The European Parliament and Council have adopted a new multiannual plan for the western Mediterranean fisheries exploiting several stocks of fish and crustaceans living close to the sea bottom (i.e. 'demersal fisheries'). Most of these stocks have long been overfished and are now in an alarming state. The new plan aims to reverse this trend and ensure that fishing activities are environmentally sustainable, and capable of securing economic and social benefits. It concerns fishing fleets from Italy, Spain and France, totalling almost 10 900 vessels. The new regulation introduces a fishing-effort regime for all trawlers operating in the region, under which the Council will set each year, on the basis of scientific advice, the maximum number of fishing days for each fleet category by Member State. In addition, the plan restricts trawlers from operating in waters shallower than 100 m located within 6 nautical miles of the coast, for three months per year, to reserve the coastal zone for more selective fishing gear. The plan also establishes regional cooperation among the Member States concerned, with a view to developing provisions on the obligation to land all catches and on the conservation of resources through technical measures.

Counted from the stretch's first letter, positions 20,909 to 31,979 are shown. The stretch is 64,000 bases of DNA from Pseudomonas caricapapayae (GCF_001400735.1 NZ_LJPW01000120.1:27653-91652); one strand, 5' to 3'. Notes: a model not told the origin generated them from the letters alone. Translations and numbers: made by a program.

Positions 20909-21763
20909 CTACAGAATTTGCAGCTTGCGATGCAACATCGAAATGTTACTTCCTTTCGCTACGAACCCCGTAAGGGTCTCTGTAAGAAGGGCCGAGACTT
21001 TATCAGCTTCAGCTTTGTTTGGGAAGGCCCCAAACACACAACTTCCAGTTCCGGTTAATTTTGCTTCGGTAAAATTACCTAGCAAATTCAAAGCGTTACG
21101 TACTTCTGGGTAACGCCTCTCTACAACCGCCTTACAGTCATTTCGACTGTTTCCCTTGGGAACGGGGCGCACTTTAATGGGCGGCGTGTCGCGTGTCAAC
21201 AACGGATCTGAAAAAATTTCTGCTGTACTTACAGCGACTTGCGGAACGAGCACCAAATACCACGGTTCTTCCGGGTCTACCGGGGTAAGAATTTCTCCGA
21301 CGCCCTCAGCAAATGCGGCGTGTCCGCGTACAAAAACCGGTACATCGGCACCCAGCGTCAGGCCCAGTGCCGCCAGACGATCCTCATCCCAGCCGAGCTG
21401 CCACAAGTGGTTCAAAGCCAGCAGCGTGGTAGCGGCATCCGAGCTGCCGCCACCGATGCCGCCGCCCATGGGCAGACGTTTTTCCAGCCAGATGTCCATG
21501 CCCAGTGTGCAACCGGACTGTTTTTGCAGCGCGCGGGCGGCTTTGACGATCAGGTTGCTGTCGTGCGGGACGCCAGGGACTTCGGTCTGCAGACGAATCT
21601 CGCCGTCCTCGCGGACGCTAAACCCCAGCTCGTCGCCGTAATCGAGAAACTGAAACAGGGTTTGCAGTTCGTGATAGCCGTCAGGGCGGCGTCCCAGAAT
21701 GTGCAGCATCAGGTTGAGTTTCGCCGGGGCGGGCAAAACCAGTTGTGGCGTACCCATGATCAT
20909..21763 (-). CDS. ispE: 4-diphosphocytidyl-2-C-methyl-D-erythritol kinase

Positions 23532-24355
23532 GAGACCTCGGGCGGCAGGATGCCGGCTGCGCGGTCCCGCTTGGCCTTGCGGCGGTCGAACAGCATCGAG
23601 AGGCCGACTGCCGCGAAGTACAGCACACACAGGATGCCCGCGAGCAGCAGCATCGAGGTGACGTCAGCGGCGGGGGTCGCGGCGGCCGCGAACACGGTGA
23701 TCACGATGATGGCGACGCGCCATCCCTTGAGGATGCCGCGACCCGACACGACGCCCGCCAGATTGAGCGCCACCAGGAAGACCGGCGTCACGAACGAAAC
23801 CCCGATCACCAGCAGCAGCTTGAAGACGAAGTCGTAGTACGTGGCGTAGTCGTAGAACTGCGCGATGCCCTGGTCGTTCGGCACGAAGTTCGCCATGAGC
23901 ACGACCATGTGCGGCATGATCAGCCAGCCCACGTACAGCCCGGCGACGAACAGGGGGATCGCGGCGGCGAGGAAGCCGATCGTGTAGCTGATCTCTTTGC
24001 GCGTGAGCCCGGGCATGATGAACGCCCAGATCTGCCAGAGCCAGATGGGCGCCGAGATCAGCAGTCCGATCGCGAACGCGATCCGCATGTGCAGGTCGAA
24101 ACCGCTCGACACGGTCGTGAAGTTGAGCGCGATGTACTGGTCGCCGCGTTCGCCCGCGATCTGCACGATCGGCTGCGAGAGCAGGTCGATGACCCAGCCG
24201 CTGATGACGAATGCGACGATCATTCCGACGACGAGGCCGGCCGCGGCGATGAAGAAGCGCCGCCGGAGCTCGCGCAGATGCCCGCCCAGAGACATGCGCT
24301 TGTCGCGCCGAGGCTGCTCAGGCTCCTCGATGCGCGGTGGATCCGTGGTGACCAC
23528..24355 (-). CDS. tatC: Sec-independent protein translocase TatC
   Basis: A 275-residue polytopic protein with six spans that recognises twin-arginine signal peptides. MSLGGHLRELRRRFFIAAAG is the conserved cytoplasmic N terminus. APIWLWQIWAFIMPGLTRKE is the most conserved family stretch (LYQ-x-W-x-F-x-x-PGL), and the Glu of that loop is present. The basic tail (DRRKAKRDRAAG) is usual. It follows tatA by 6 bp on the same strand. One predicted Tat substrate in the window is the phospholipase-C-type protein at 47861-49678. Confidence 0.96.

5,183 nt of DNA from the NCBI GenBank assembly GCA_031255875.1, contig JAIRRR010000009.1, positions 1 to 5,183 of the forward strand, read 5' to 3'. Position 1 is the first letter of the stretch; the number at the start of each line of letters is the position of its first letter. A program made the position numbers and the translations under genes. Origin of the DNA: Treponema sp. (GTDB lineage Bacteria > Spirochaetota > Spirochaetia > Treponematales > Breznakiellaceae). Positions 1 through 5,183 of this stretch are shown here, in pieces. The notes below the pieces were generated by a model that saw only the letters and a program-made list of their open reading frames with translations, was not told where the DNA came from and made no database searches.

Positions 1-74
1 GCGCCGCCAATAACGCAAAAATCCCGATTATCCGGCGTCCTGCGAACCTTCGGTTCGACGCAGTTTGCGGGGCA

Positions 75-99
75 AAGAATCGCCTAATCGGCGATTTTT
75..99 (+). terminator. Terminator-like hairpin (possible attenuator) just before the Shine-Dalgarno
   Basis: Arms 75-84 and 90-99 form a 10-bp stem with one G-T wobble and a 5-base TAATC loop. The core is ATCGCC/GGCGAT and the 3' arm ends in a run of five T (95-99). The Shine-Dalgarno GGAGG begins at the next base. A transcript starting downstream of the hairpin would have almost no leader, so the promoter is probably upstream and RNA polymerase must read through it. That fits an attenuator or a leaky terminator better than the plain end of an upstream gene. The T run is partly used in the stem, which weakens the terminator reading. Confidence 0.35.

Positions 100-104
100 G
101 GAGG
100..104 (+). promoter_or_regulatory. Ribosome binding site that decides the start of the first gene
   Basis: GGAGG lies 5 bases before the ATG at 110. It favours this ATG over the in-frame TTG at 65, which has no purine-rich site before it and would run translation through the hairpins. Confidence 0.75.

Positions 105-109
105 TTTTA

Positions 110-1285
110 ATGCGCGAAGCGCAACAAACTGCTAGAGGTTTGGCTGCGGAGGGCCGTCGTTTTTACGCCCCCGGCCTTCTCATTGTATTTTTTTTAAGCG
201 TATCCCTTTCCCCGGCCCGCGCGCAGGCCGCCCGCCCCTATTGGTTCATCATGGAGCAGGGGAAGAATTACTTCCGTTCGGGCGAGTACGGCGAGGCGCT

Multiannual plan for fisheries in the Western Waters

05-04-2019

The European Parliament and Council adopted a new multiannual plan for management of fisheries in the Western Waters, an area of the north-east Atlantic along the western coast of the EU. The plan covers fisheries exploiting stocks of fish and crustaceans living close to the sea bottom (i.e. 'demersal fisheries'), including several deep-sea stocks. It aims to ensure that these stocks are exploited sustainably and that their management is based on the most up-to-date scientific information. The fishing ...